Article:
It was a snowy Monday morning outside my New Jersey office only days before I headed to California for APTA’s Combined Section Meeting (CSM) 2016. In my mind, this event always launches a new year of exciting lectures, professional relationships, and reunions with former classmates and colleagues.
I remembered how eager I was to go to CSM as a student of physical therapy. I felt I was on the cutting edge of our profession with so many wonderful speakers and new treatment techniques and ideas, not to mention all the happy hours where you could meet and learn from other professionals.
For the past three years, I just soaked it all in. After graduating in August 2015, I attended this CSM with a slightly altered name badge, moving from the designation of SPT to DPT.
Other than my badge, not much else changed at this year’s CSM. I still roomed with old classmates, cramming as many of us as possible into a room to save money to explore Anaheim. I also squeezed in a run early one morning and was joined by what seemed like half the conference!
I still attended as much Section on Women’s Health programming as possible, and I still ran around the exhibit hall picking up free shirts for family and checking out the latest equipment and technology in our field. I still hopped from happy hour to happy hour, collecting my beads at Board in the Bar, meeting up with old friends and making new ones.
Finally, the Section on Women’s Health business meeting continued to be a highlight of the conference, celebrating what we accomplished in the past year and gearing up for a new year ahead. (And you all certainly kept me busy this year writing down all your ideas on what makes a women’s health therapist unique!)
Just like previous CSMs, by the end of programming on Saturday, I was sleep-deprived but filled with new information and fresh appreciation for everything this profession offers.
CSM is a wonderful time to step away from school or the clinic to refocus on what is important. Student loans, company politics, and the hustle and bustle of the day-to-day tends to generate noise and distractions. Sometimes we lose sight of our passion for helping others. But with more than 11,000 attendees, CSM is the time of year to feel like part of the physical therapy community and to realize why we go to school or work every single day.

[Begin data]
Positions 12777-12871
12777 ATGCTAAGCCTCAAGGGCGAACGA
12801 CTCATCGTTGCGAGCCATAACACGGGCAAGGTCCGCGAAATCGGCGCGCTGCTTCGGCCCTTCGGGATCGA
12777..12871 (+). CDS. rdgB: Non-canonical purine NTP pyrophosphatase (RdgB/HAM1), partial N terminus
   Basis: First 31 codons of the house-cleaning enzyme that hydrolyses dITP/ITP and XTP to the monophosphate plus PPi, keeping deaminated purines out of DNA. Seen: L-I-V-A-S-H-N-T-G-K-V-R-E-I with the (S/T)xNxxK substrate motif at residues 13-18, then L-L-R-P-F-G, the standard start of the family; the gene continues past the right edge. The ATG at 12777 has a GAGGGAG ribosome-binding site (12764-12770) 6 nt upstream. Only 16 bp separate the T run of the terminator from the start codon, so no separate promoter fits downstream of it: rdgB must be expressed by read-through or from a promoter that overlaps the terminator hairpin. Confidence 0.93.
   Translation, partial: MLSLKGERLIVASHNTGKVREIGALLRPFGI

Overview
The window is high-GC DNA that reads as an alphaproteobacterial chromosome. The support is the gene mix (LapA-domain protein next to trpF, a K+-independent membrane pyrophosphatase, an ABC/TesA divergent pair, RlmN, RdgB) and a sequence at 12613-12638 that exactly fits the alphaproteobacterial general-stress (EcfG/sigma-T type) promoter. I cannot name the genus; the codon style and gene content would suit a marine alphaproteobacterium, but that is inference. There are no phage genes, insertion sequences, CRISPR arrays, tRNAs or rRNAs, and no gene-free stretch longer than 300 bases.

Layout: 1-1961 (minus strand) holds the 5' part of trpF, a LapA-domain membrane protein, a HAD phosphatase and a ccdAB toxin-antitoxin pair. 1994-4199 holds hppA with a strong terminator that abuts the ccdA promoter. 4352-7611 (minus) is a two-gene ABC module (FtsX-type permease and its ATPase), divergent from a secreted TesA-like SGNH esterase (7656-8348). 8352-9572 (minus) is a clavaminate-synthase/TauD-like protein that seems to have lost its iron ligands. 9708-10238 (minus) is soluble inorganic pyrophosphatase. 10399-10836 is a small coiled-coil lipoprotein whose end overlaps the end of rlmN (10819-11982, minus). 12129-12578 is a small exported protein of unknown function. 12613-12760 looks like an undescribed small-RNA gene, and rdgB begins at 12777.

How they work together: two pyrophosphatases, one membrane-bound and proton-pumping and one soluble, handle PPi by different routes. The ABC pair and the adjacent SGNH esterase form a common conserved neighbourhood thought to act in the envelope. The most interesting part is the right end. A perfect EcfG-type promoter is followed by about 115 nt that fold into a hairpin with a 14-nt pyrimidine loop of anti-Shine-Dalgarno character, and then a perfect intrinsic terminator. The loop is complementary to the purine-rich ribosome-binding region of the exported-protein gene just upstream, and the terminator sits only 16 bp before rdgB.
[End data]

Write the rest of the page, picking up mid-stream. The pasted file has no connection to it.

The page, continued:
Next year we will all gather in San Antonio to repeat and refresh. Join me, either as a presenter or attendee. March 9 is the deadline for all 2017 CSM education proposals, and February 15-18, 2017, is when I plan on celebrating a short work week and an exciting conference to come. See you in Texas!
Author: Tamra Wroblesky, PT, DPT, is co-owner and pelvic health physical therapist at Inner Dynamics Physical Therapy in Ocean City, NJ. She was the former SSIG president of the SoWH and is on the Name Change Task Force. Prior to moving her pelvic pain advocacy to the treatment room, she shared her recovery from pelvic pain on her blog, Sky Circles, and in Pelvic Pain Explained, a book about pelvic health physical therapy. In addition, her pelvic pain story has been featured on MTV’s mini-documentary show “Real Life.” [firstname.lastname@example.org]